21 Beach St
Understandably, the prospect of the former DADAA building at 21 Beach Street becoming available has attracted quite a bit of interest and attention. Fremantle has a number of properties available for community purposes, which are always highly sought after.
How we decide who gets these prized low-cost rental opportunities must be fair transparent and accountable. But we can also seek to meet strategic aims in how these properties are used. What local need is not currently being met? What use would create the greatest community benefit locally?
When I was first elected to council, one gapping hole in community facilities was an Aboriginal cultural centre. Local Elders would often ask, you have an Italian Club, a Croatian Club, a Navy Club but why is there no Aboriginal Club? Continue reading
There are two events coming up for those who are interested in small and diverse housing options.
DIFFERENT WAYS OF LIVING TINY – TALK
6pm on Thursday 2 March, Fremantle Library (free)
A presentation and panel discussion of local examples pioneering a new phase of modest housing in Fremantle.
Featuring Meriam Salama from the Henry Project, who is looking at retrofitting existing homes for co-housing; Leanne McKenzie, who is creating compact affordable housing, with a particular focus on older single women; and Isabella Streckhardt, who is building her own tiny home and is involved in the local tiny house movement.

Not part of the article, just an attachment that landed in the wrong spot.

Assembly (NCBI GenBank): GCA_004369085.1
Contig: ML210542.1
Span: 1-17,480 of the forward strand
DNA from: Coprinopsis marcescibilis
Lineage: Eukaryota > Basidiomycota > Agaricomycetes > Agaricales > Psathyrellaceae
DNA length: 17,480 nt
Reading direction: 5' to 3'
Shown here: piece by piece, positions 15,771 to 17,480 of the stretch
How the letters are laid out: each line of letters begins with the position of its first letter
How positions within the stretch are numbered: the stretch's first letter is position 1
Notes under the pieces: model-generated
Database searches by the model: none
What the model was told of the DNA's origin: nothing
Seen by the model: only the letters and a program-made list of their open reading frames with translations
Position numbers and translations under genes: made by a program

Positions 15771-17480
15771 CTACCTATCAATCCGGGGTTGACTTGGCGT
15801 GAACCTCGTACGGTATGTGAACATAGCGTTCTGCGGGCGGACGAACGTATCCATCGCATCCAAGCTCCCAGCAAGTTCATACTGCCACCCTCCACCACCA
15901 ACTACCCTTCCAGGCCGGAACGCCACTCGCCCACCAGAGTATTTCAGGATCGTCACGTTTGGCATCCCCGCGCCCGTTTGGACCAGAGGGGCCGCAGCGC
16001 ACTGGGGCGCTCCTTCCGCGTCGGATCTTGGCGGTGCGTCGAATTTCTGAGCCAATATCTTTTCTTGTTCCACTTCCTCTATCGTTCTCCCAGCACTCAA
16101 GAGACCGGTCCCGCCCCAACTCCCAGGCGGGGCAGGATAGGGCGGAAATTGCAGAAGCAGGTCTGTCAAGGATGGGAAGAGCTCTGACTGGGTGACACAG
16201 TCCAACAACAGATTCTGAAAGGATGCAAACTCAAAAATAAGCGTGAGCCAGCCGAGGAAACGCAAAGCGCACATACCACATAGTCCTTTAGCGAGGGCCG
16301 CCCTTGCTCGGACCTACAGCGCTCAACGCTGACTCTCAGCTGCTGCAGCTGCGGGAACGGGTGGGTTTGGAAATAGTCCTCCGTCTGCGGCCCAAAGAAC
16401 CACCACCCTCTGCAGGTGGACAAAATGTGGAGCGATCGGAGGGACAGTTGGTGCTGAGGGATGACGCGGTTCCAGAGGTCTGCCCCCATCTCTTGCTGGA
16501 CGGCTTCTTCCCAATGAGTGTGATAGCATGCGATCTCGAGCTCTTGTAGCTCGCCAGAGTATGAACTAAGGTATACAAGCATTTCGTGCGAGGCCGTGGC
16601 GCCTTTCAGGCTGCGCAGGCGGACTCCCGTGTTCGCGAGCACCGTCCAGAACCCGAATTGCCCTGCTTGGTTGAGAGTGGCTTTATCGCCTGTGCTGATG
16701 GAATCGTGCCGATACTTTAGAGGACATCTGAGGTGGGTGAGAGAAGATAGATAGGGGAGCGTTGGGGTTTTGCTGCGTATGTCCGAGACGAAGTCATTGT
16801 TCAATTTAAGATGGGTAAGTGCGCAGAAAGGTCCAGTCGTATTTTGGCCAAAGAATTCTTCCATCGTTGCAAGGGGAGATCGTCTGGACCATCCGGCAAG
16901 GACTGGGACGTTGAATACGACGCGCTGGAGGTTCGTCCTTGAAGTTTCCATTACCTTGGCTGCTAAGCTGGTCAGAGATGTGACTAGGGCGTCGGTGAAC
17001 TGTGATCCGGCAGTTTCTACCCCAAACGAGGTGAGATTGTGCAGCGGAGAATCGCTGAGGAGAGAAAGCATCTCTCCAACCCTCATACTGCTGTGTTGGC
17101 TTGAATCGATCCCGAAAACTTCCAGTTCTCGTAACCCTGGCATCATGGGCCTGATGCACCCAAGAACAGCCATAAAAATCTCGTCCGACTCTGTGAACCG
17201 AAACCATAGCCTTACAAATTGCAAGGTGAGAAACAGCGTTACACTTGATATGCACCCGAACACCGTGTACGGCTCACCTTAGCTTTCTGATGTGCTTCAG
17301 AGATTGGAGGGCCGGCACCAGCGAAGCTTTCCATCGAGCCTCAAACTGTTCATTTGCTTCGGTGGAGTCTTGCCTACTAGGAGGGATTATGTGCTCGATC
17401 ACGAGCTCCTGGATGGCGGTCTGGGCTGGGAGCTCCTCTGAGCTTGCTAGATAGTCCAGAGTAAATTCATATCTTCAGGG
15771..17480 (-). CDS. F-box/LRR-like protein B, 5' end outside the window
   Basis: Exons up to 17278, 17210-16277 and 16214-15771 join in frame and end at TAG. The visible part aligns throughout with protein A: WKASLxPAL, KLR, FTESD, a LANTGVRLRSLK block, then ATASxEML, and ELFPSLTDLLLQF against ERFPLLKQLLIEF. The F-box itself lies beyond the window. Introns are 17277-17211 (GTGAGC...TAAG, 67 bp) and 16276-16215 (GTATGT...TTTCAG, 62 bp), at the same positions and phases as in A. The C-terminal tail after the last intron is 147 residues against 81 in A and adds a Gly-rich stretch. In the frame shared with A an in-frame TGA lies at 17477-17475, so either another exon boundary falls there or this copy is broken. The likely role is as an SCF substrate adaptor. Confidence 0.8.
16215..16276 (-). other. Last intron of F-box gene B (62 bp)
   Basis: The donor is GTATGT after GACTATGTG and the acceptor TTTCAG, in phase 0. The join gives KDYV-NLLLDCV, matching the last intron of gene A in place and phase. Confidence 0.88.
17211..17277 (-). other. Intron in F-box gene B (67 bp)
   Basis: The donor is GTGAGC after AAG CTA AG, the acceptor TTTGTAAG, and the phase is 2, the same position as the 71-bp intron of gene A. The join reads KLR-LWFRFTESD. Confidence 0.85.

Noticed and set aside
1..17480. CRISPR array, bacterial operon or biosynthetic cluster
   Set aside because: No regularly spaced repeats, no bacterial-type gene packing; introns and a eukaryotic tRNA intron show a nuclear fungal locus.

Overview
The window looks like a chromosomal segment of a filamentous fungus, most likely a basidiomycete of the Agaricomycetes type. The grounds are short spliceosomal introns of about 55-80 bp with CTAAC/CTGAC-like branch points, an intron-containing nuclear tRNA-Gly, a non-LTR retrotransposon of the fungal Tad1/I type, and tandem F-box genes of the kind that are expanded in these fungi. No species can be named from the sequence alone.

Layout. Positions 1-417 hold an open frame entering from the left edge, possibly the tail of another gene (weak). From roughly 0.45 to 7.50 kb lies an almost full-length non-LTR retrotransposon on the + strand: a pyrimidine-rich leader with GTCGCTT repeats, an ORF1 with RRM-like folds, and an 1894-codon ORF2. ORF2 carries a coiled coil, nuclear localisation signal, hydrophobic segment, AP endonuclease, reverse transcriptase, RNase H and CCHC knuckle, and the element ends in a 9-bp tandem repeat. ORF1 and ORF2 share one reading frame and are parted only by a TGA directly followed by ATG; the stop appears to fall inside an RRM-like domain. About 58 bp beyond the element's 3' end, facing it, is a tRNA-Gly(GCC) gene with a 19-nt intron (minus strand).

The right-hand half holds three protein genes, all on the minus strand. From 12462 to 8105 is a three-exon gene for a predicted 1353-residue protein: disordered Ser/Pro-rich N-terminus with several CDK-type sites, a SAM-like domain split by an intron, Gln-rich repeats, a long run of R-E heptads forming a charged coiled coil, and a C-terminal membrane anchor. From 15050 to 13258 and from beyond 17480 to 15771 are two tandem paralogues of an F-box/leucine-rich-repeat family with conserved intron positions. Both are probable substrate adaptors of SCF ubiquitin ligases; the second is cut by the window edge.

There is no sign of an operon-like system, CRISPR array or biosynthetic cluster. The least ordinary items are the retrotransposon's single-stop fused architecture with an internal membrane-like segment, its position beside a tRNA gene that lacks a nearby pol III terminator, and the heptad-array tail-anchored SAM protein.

UPDATE: Here are the slides from the four speakers:
Different ways of living tiny
Timber and Teal – Tiny house – March 2017
Live Little – March 2017
The Henry Project – March 2017
EXPLORING SMALL AND DIVERSE DWELLINGS BY BIKE
9.30am – 11.30am Sunday 12 March
Meet at The Meeting Place (245 South Tce Fremantle) to depart at 9.30am sharp (free)
Celebrate Bike Week and explore local examples of small and diverse housing options providing different ways to live well with less. On the tour, we’ll see a tiny house under construction, multi generational co-housing and the newly built Generation Y home.
Wendy Swift, a small business owner from South Fremantle, handcuffed to me after trespassing to stop Roe 8 works
This week I was arrested for the first time in my life.
Together with 37 others aged 16 to 69 from all walks of life; an artist, a small business owner, a hairdresser, a teacher and a grandmother among them. Far from being “professional protestors”, these are ordinary people driven to extraordinary measures by a government that has shown blatant disregard for due process, public health and safety and good planning.
Colin Barnett says we are criminals, but many people feel what he is doing is criminal. Continue reading